Devotional Message for the Third Sunday in Lent; Year B (3/4/2018)
Revised Common Lectionary Texts
1st Corinthians 1:18-25
St. John 2:13-22
Prayer of the Day
Holy God, through your Son you have called us to live faithfully and act courageously. Keep us steadfast in your covenant of grace, and teach us the wisdom that comes only through Jesus Christ, our Savior and Lord, who lives and reigns with you and the Holy Spirit, one God, now and forever. Amen.
2:13 The Passover of the Jews was near, and Jesus went up to Jerusalem. 14 In the temple he found people selling cattle, sheep, and doves, and the money changers seated at their tables. 15 Making a whip of cords, he drove all of them out of the temple, both the sheep and the cattle. He also poured out the coins of the money changers and overturned their tables. 16 He told those who were selling the doves, “Take these things out of here! Stop making my Father’s house a marketplace!” 17 His disciples remembered that it was written, “Zeal for your house will consume me.” 18 The Jews then said to him, “What sign can you show us for doing this?” 19 Jesus answered them, “Destroy this temple, and in three days I will raise it up.” 20 The Jews then said, “This temple has been under construction for forty-six years, and will you raise it up in three days?” 21 But he was speaking of the temple of his body. 22 After he was raised from the dead, his disciples remembered that he had said this; and they believed the scripture and the word that Jesus had spoken.
St. John 2:13-22 New Revised Standard Version Bible (C)1989, Division of Christian Education of the National Council of the Churches of Christ in the United States of America.
Passion and Intensity
It is a different image of Jesus than I customarily have in mind. In my childhood Sunday school classroom there hung a picture of Jesus sitting in a pasture with a group of young children. We knew it was Jesus because of the soft lighting and his light brown, well-trimmed beard. He had a gentle smile on his face, clearly adoring these little children, and I later began to suspect that he was enjoying a few peaceful minutes away from the challenging opposition he was facing from so many people. Over time, my mental picture of him has become a bit more nuanced, but I’m sure it is still, at least in part, informed by having seen that painting every Sunday for years.
This week’s Gospel text bears a different image to us. Rather than “Gentle, Norwegian Jesus with Children,” it seems to be more like Indiana Jones in Raiders of the Lost Ark. Early in St. John’s Gospel (as opposed to much later in Mark 11, Luke 19 and Matthew 21) Jesus makes his way to Jerusalem for Passover. As he arrives at the temple he encounters vendors and money changers. He makes a whip out of cords. Here I picture Gentle, Norwegian Jesus calmly sitting in a corner, like a third grader doing crafts at summer camp, braiding strands of leather and watching the proceedings. Then, in what seems like a fit of fury, he drives all the animals out of the temple and overturns the tables.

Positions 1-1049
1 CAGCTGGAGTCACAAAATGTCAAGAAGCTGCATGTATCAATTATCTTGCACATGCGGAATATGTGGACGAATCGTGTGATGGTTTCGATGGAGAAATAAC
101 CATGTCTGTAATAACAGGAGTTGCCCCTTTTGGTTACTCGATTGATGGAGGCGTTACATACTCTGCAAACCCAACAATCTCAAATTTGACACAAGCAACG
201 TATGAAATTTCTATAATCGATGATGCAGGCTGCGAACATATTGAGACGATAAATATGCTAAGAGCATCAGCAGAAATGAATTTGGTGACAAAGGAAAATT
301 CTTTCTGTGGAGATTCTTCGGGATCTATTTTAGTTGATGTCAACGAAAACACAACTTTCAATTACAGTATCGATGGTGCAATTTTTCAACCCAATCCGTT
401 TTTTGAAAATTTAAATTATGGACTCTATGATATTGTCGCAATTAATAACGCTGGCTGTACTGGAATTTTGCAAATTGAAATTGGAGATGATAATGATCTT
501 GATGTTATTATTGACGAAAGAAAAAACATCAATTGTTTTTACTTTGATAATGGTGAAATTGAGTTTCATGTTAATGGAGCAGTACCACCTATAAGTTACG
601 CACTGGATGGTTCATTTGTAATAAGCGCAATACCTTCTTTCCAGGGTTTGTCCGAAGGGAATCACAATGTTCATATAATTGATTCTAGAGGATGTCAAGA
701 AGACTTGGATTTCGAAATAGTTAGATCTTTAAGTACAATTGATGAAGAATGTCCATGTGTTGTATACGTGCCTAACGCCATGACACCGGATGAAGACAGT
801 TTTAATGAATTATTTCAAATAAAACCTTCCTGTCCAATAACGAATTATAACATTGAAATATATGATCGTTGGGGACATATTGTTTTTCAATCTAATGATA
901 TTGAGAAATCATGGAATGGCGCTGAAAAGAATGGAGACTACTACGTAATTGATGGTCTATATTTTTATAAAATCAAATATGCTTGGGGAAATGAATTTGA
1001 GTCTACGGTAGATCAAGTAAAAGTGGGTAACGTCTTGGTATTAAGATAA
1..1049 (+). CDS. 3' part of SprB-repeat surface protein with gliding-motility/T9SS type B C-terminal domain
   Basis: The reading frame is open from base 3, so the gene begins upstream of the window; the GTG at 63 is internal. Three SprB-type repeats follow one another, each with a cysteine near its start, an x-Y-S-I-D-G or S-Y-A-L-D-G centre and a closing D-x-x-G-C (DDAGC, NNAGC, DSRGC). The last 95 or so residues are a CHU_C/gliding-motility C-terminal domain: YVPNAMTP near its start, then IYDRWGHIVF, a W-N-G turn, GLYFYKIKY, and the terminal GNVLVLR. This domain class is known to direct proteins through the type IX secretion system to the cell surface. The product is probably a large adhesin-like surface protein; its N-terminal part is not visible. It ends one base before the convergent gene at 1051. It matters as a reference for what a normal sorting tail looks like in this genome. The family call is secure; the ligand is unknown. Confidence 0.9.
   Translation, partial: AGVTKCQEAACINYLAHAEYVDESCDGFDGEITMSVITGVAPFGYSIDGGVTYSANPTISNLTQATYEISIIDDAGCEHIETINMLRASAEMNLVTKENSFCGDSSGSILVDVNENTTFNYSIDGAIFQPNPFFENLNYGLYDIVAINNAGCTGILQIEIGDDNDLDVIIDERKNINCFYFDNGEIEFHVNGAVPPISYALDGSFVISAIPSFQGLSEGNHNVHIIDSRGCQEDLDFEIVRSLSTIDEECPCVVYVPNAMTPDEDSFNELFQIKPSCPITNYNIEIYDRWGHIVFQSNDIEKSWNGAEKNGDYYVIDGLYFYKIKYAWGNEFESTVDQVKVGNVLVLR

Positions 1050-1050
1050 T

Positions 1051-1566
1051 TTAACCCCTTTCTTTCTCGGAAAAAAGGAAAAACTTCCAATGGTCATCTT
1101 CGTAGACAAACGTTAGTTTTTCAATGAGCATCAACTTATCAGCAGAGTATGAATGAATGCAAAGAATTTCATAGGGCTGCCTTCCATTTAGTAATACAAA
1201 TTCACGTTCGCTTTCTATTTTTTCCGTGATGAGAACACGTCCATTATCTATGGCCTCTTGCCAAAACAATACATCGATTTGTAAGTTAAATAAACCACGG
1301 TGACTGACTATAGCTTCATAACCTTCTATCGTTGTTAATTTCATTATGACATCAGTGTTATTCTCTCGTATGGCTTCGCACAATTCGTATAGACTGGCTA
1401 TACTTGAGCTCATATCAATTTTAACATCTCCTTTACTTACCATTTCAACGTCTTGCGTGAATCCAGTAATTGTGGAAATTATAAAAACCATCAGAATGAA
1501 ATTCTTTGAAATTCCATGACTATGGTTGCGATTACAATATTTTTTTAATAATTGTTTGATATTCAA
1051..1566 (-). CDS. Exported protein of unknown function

It appears, at first, that he is offended by commerce in this house of worship: “Stop making my Father’s house a marketplace!” His disciples later reflected on this in light of Psalm 69.
7 It is for your sake that I have borne reproach, that shame has covered my face. 8 I have become a stranger to my kindred, an alien to my mother’s children. 9 It is zeal for your house that has consumed me; the insults of those who insult you have fallen on me.
However, the heart of this text may be found in verse 19. When they questioned his authority to clean up the temple “Jesus answered them, ‘Destroy this temple, and in three days I will raise it up.’ ” At the beginning of John’s Gospel, Jesus declares that God is about to do something dramatically new, and in time people will discover that it has to do less with buildings, and more with him.
Is Jesus upset about vendors and moneychangers dishonoring the temple? If so, it hardly seems likely that what he does will last more than an afternoon. The next morning these merchants might be a bit wary, but they’ll have their tables and pens set up by the time the crowds begin filing in.
He is, instead, speaking of his body. His body, which eventually in that same city will be handed over to officials who will persecute him, execute him, and suppose they have done away with him. Yet their efforts will have the opposite effect, as word of his resurrection spreads across the land. Billions will discover that through this one, they are invited to enter again into the very presence of God.
We receive a glimpse of the passion and intensity of Jesus in this text, which will fuel his journey to the cross, and into our hearts today.
David J. Risendal, Pastor
Exploring This Week’s Gospel
- Are the merchants in the temple ill intended, or simply in the way of the people’s prayers?
- Why is it twice mentioned that the disciples remember this event, and what Jesus says?
- What do first-century temple worship and the resurrection of Jesus have in common?
Connecting with This Week’s Gospel
- What are my most potent images of Jesus, and how do they affect the way I experience him?
- What distracts me from a whole-hearted desire to be in the presence of God?
- How might I be passionate and intense enough to limit the impact of these distractions on me?